Not sure why I never thought to poke around in the blogosphere here on WordPress but having recently done so, am happy to have found a few kindred spirits who also have a passion for ideas and writing. Many of you have been quite kind and inspiring, which is very much appreciated! Thank you!

185This morning I woke up a little earlier than usual with a vague, dreamlike, can’t-quite-remember-it, song from the past trying to find its way into my waking world. All I could recall from the lyrics was the word reflection. No surprise, as I have been pondering how much the reflections between self and other shape us after having a sudden insight and appreciation that so much of my analytical nature comes from my relationship with my father.

Eventually enough snippets of the song, Reflections, by a Scottish band called Marmalade, surfaced just enough to go to the computer and look up the song. So, it prompts me to reflect here a bit about the self/other relationship, opposition and ideas.

Perhaps I am slow to realize this, but it occurs to me recently how absolutely necessary the other is to self and how throughout our human experience we assume and consume the self/other relationship. It is only over time that we slowly build a self of our own out of all that we take in, as it is reflected back to us from others.

Little wonder that our primary experience of family and friends is not only a lasting impression, but incorporated into all that we are and continue becoming. Our language, our sense of meaning and purpose, assumptions, choices we make, all are reflected in the back and forth between ourselves and the people we experience early on, and expanded upon throughout our lives, as we continue to engage others which in turn shapes and forms who we are.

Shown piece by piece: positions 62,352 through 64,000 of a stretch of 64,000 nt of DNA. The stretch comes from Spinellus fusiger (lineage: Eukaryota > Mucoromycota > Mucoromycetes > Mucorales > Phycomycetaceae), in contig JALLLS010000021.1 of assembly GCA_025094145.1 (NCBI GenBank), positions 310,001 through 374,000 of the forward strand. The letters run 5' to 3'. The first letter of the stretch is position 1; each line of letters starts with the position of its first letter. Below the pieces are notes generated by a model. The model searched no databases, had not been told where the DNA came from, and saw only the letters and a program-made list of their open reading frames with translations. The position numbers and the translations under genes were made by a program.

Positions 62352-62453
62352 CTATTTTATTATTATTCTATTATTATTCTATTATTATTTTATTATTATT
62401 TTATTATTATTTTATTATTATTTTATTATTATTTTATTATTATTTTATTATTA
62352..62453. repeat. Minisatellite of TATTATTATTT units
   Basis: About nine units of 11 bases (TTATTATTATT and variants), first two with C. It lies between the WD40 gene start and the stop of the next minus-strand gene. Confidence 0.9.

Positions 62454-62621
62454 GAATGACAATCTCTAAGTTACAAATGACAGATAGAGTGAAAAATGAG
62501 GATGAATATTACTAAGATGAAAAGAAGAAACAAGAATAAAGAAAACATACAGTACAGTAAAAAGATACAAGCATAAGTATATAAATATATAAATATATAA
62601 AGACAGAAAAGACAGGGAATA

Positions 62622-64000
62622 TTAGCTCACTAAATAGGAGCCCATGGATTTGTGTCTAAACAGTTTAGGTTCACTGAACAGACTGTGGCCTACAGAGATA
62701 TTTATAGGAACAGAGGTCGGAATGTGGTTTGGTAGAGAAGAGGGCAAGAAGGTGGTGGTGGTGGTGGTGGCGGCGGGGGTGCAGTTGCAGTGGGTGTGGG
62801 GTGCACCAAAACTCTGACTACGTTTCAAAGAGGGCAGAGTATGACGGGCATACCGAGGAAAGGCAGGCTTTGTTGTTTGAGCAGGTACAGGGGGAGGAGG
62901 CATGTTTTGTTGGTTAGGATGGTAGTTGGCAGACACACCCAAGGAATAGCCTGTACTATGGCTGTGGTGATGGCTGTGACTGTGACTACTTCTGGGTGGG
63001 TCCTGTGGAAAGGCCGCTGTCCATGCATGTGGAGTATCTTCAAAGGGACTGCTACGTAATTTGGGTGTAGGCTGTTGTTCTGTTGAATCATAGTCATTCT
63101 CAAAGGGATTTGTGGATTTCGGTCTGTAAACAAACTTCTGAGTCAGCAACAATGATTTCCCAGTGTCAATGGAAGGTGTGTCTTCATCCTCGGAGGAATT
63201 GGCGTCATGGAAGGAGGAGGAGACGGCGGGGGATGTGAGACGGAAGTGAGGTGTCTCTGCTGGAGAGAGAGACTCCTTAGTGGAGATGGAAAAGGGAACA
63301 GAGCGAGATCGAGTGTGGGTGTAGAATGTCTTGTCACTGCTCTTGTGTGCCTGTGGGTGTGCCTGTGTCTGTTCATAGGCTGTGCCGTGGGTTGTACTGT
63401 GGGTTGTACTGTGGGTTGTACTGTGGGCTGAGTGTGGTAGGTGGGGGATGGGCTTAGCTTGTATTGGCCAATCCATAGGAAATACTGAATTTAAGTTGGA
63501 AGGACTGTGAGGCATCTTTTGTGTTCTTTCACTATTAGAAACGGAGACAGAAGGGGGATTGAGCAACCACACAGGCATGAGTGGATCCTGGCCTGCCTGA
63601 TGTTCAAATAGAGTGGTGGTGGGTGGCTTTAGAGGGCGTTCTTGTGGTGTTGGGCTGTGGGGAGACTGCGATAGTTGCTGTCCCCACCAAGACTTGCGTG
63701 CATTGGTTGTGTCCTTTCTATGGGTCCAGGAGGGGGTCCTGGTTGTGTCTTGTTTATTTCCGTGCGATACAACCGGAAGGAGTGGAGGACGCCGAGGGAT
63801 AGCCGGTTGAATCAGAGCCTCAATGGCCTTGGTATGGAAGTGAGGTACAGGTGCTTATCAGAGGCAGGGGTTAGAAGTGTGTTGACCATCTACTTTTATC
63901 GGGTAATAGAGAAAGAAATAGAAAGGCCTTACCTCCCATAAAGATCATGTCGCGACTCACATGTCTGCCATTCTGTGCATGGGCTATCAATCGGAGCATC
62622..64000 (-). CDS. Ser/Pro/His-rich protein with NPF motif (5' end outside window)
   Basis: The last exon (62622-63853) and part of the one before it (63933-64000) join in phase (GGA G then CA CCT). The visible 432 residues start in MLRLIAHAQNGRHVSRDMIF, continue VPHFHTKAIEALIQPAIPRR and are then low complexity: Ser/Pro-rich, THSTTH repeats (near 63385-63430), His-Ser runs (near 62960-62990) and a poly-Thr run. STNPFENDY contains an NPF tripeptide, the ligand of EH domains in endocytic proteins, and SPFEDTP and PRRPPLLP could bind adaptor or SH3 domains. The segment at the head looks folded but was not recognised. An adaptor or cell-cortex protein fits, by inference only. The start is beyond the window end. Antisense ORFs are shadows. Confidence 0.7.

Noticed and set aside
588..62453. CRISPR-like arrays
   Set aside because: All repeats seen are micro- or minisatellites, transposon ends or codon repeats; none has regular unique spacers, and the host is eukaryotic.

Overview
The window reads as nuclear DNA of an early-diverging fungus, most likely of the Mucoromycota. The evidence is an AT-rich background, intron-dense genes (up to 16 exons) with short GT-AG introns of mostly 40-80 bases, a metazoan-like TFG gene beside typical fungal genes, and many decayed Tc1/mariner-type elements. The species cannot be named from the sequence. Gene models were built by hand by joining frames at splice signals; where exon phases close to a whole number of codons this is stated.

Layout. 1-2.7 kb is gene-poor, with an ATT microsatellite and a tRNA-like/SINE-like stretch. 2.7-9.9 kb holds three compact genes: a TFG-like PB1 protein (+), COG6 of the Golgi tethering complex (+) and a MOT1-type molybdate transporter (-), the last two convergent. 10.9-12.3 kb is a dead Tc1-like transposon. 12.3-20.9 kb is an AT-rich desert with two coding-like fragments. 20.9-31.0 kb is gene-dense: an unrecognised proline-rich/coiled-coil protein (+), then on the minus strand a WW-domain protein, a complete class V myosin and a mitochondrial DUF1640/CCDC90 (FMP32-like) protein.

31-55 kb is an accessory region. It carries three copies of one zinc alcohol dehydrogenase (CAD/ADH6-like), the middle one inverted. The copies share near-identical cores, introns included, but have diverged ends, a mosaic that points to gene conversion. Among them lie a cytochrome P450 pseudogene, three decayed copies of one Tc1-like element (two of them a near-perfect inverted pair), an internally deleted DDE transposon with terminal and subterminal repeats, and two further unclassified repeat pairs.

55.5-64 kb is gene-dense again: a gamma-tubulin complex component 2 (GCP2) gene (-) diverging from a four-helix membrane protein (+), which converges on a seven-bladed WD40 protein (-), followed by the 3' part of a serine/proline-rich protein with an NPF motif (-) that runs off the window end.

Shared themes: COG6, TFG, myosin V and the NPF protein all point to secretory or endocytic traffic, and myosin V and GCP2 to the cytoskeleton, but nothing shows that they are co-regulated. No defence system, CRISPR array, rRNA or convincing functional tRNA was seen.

Not that we necessarily become like others, for each of us seems to have a unique way of taking the other in; digesting and making sense of the world that shapes us, and frees us to a certain extent – depending on how much daring and separation both we and those around us can tolerate. And it seems too that we each are called, in a most mysterious way, to articulate and express some facet of human beingness, whether it be through a creative pursuit, or relational pursuit or more likely a little of both.

Pondering just how much we humans are always in relationship – to people, things, places, ideas, it occurs to me that ideas too are in relationship with each other.

Seeing that ideas are in relationship helps me to understand the emotional tone that seems immediate in their presence. For example, there is often a temptation to polarize ideas and so to view things in opposition. Perhaps because oppositional pairing is so primary to our experience:

Dead, alive

Good, bad

You, me

Male, female

Day, night

Coming, going

North, south, east, west

Hero, villain

…and my favorite:

Fantasy, reality

Ideas, whether oppositional or not, are as much in relationship to each other as we are to them. They sit face to face and define each other having meaning only in relationship to what connects them. The temptation in language is to forget that words are words, giving them the power to concretize our understanding, removing the fluidity and gradations that we know from experience, in much the same way as a picture might come to define an entire era of our personal or shared history.

But face to face, I try to remind myself, does not necessarily mean a conflict, a battle stance, but may also be a lover’s embrace, a visit with a long-lost friend, a confession to a priest, therapist or family member. Here is where the emotional tone can change from one of anger, fear, loss or hatred, to curiosity, admiration, compassion and abundance. Perhaps when we broaden the possibilities of meaning  in our ideas, the meaning of the oppositions that we find between us may also expand – inviting curiosity, admiration, compassion and abundance as we look into every strangers eyes.